Kir Royale is a delicious champagne cocktail that features only two ingredients. This simple champagne cocktail is perfect for special occasions and celebrations. It’s lightly sweet, fruity, and bubbly!
End of the year parties are a time of celebration, and where there is a celebration, champagne cocktails are usually nearby. Whether it’s a French 75, a Royale Kir, or another sparkly cocktail, there are plenty of options to help you celebrate the end of year!
Kir Royal is not a sweet cocktail but pleasantly refreshing one with a slight touch of sweetness and berry flavor. This is a perfect cocktail to sip while mingling at a party or to make a New Year’s Eve toast. It’s great to make for bridal showers, baby showers, birthdays, and Valentine’s day as well!
What is in a Kir Royale?
There are just two ingredients in this drink, but the flavor profile is perfect. The balance of champagne and berry flavors in a Kir Royale taste amazing!
- Champagne: Any dry, extra dry or brut champagne are perfect for this cocktail recipe. You can also use Prosecco or another sparkling wine, just make sure it is dry and not sweet.
- Liqueur: Crème de Cassis (blackcurrant), Crème de Framboise (raspberry), or Chambord (raspberry) are the popular and most commonly used liqueurs for this cocktail. You are looking for a sweet berry liqueur with deep flavor, which all three options provide. Choose one that you prefer!
Choosing Liqueur for Kir Royale
Chambord is a raspberry French liqueur that, like most liqueurs, is known more for its flavor profile than for it’s alcoholic potency. It’s made with extracts of black raspberries and blackcurrants, French cognac, sweet Madagascan vanilla, and fragrant herbs to complete this sweet and smooth spirit. The flavor is fresh and clean tasting.
Crème de Cassis is made from macerated blackcurrants and it has a strong, almost overly sweet flavor. It is actually more syrupy than most other liqueurs. A little goes a long way with this one! In addition to its use in cocktails, it is also sometimes served as a dessert liqueur.
Crème de Framboise also has a raspberry flavor, but the fruit comes from Serbia rather than France. Framboise has a spicy/peppery aftertaste, a hint of orange, and darker color than Chambord.
If you choose Crème de Cassis, use half the amount of Chambord because of the sweetness.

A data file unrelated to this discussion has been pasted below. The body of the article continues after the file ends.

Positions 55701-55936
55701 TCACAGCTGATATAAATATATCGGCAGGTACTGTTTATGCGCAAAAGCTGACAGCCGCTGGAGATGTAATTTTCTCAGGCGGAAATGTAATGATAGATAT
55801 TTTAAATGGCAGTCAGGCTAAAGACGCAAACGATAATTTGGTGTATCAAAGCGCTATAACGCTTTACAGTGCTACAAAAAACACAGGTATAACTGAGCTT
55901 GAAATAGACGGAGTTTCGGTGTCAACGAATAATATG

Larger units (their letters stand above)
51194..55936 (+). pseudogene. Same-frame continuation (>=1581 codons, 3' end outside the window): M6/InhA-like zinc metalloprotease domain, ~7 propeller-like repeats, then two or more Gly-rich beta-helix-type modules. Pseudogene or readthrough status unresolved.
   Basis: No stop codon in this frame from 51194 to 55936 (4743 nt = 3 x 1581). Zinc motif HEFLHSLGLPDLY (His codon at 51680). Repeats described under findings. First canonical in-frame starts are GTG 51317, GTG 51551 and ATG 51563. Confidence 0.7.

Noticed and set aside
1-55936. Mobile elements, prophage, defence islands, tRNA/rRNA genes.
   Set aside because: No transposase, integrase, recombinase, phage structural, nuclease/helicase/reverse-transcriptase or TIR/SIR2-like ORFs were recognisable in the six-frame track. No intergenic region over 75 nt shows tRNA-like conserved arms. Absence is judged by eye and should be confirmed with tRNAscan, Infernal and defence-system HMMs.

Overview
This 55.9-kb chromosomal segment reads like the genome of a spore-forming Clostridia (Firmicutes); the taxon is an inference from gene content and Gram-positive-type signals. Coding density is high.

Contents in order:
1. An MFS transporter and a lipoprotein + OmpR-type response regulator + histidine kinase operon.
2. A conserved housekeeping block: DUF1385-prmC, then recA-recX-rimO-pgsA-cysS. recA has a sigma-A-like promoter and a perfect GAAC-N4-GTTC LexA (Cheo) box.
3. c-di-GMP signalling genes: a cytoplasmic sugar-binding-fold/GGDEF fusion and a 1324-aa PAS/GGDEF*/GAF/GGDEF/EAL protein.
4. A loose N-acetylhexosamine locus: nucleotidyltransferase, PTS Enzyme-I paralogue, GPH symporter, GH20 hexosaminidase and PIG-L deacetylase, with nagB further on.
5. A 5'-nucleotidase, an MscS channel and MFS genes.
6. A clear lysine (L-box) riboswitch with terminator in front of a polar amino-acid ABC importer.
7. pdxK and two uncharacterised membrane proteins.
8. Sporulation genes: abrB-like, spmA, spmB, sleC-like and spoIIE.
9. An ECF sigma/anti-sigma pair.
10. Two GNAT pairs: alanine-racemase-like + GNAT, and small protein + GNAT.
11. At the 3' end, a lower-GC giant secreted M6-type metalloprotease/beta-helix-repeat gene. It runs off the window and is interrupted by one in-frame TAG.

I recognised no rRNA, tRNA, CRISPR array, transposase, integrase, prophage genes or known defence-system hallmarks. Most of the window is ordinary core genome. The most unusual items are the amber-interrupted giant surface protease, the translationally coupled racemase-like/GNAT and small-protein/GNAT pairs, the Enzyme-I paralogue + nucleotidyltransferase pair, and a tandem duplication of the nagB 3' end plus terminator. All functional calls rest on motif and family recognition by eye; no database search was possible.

Tools and Barware Needed
- Champagne Flutes
- Jigger to measure the ingredients.
- Sharp paring knife, Y peeler, or zester – If you decide to add lemon to your cocktail, you’ll need this to make the perfect lemon twist garnish.
How to make a Kir Royale cocktail
- Chill the champagne flutes.
This is easiest to do while you prepare the other ingredients. Simply fill the flutes with ice and cold tap water and let them stand until ready to make the cocktails. (Empty the glass before making the cocktail.)
- Add liqueur to the champagne glass.
You’ll want to add the liqueur to the glass first. Otherwise, the champagne and liqueur will not mix properly.
- Fill the glass with champagne slowly.
To account for bubbling, avoid filling your glass more than 3/4 full at first and pour slowly. Otherwise, you may end up with bubbly champagne overflowing the glass. Add more as bubbles settle.
- Garnish and serve.
If you use Chambord or Crème de Framboise liqueur, your Kir Royale will be a beautiful pink or pinkish-red color. So, the addition of fresh raspberries makes the perfect finishing garnish. You can also use a lemon twist.
Can I use something other than champagne?
Yes! There is another version of this cocktail recipe, for those who don’t love the bubbles. It is actually the traditional Kir cocktail, which uses dry white wine like Chablis or Chardonnay instead of Champagne.
Do liqueurs have to be refrigerated?
With the exception of cream based liqueurs like Baileys Irish cream, most liqueurs are perfectly fine kept at room temperature. In fact, if you store them in a cool, dry location, many of them will last for months without spoiling!
Where else can I use these liqueurs?
There are a lot of other ways to use Chambord liqueur (as well as Crème de Cassis)! You can:
- Add it to ice cream, or drizzle it over an ice cream sundae.
- You can also use it with sherbet or sorbet. (Crème de Cassis is especially good poured over creamy sherbets.)
- Use it in desserts like poke cake and tiramisu.
- Make other cocktails with it, like a Chambord Bramble or a Zipper.
MORE COCKTAIL RECIPES
For those who prefer cocktails without champagne, consider making a Lemon Drop Martini or a Cosmopolitan. It has the perfect combination of sweet and sour in a refreshing cocktail to have with, before, or after dinner.
Or, keep the festive holiday drinks circulating with this coquito recipe, for a delicious Christmas drink that feels like a tropical dessert and cocktail all in one!
If you made any of my recipes and shared them on Instagram, make sure to tag me @willcookforsmiles and #willcookforsmiles so I can see all the things you tried!
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- 1 oz Chambord (or Crème de Cassis or Cream de Framboise)
- 4-6 oz champagne
- raspberries, blackberries, or lemon twist
- Chill the glass: fill champagne flutes with ice and cold water. Let it sit while gathering the ingredients. Empty the glasses before making the cocktail.
- Pour liqueur into the champagne flute.
- Fill the glass with champagne slowly.
- Garnish with raspberries, blackberries, or a lemon twist.
- Serve right away.
I made this drink for a party and everyone loved it!
This looks lovely! I think we’ll have these for Christmas. I love your champagne flutes! Thank you for sharing! Happy Holidays!
Thank you, Glenda!